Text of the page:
These uncertainties plague the codified racism, sexism, homophobia, transphobia, and other systemic oppressions that are woven into our reality and then parroted back in fiction—if fictional perpetuation of these histories is not mandatory, is it necessary? And beyond that, how can we push for less restricted reimaginings without being hurtful and dismissive of the very real effects of these systems on (our, our readers, and our fellow human beings’) lives?

I don’t have all the complicated and messy answers—nor do I pretend to be an expert in any of this—but I believe that some guidance may lie in our commitment as writers to more nuanced world-building, with ongoing consideration for our (intended and unintended) implications as well as continued self-education and challenging of our internalized –isms. Just as my identity as a queer and non-binary person cannot be erased from my writing, neither can my whiteness or any of the other intersecting systemic privileges that I carry with me. But rather than be complacent with them—rather than say that these define what stories I tell—I try to push back and be purposeful in my narrative and world-building choices.

What is genuine for your characters and the reality they inhabit will always be more compelling than stock settings that rely solely on “but that’s just how it is” deflections. Not every story needs to be a meta deconstruction, nor should most stories be expected to be. But I think that not digging back at those impulses as both readers and writers—to fall back on stereotypes to fill out new worlds, to call out authentic interpretations of an identity experience that differs from your own, to cling to the belief that these systems that we were raised in are always immutable and universal—wastes the full “speculative” potential of our beautiful and vibrantly diverse literary nook in this wide and, all too often, rigidly unforgiving real world.

***

Leigh Hellman Author PhotoLEIGH HELLMAN is a queer/asexual and genderqueer writer, originally from the western suburbs of Chicago, and a graduate of the MA Program for Writers at the University of Illinois at Chicago. After gaining the ever-lucrative BA in English, they spent five years living and teaching in South Korea before returning to their native Midwest.

Leigh’s short fiction and creative nonfiction work has been featured in Hippocampus Magazine, VIDA Review, and Fulbright Korea Infusion Magazine. Their critical and journalistic work has been featured in the American Book Review, the Gwangju News magazine, and the Windy City Times.

Their first novel, Orbit, is a new adult speculative fiction story now available through Snowy Wings Publishing. They also have a historical fantasy piece included in the SWP anthology, Magic at Midnight.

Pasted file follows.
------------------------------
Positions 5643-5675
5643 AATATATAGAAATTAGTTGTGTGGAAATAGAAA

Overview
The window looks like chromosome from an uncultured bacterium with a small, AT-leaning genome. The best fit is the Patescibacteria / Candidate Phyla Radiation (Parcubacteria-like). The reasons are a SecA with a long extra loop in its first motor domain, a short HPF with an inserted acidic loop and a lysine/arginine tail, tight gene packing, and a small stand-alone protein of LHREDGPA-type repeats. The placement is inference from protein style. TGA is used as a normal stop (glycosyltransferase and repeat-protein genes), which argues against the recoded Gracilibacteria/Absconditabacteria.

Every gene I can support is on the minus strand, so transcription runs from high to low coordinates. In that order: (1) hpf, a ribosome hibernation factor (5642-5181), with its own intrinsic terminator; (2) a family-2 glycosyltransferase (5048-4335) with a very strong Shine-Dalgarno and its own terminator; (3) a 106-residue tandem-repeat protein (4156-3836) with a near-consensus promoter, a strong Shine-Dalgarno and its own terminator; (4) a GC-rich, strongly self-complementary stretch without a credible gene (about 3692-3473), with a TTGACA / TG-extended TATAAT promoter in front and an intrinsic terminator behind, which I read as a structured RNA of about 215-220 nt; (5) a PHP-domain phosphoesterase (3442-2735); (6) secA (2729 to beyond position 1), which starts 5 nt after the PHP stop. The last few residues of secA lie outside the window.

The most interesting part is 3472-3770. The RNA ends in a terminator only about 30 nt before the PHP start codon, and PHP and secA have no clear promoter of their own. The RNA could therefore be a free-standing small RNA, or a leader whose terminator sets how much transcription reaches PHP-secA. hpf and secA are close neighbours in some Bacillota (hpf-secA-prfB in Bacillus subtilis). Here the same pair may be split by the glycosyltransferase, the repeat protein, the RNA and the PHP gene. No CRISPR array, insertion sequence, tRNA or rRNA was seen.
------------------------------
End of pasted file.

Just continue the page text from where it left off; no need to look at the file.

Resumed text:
Leigh is a strong advocate for full-day breakfast menus, all varieties of dark chocolate, building a wardrobe based primarily on bad puns, and bathing in the tears of their enemies.

New Releases: October 2018

The Spy with the Red Balloon by Katherine Locke (2nd)

33359802In a nuclear arms race, you’d use anything for an edge. Even magic.

Ilse and Wolf Klein bear many secrets. Genius Ilse is unsure if her parents will ever accept her love of physics. Her brother Wolf strives for a quiet life, though he worries that there’s no place in the world for people like him. But their deepest secret lies within their blood: with it, they can work magic.

Blackmailed into service during World War II, Ilse lends her magic to America’s newest weapon, the atom bomb, while Wolf goes behind enemy lines to sabotage Germany’s nuclear program. It’s a dangerous mission, but if Hitler were to create the bomb first, the results would be catastrophic.

When Wolf’s plane is shot down, his entire mission is thrown into jeopardy. Wolf needs Ilse’s help to develop the magic that will keep him alive, but with a spy afoot in Ilse’s laboratory, the secret letters she sends to Wolf begin to look treasonous. Can Ilse prove her loyalty—and find a way to help her brother—before their time runs out?

Loyalties and identities will be tested in this sweeping fantasy and a fast-paced thriller that bravely explores the tensions at the dawn of the nuclear age.

Buy it: B&N * Amazon

The Lady’s Guide to Petticoats and Piracy by Mackenzi Lee (2nd)

35430702Felicity Montague is through with pretending she prefers society parties to books about bone setting—or that she’s not smarter than most people she knows, or that she cares about anything more than her dream of becoming a doctor.

A year after an accidentally whirlwind tour of Europe, which she spent evading highwaymen and pirates with her brother Monty, Felicity has returned to England with two goals in mind—avoid the marriage proposal of Callum Doyle, a lovestruck suitor from Edinburgh; and enroll in medical school. However, her intellect and passion will never be enough in the eyes of the administrators, who see men as the sole guardians of science.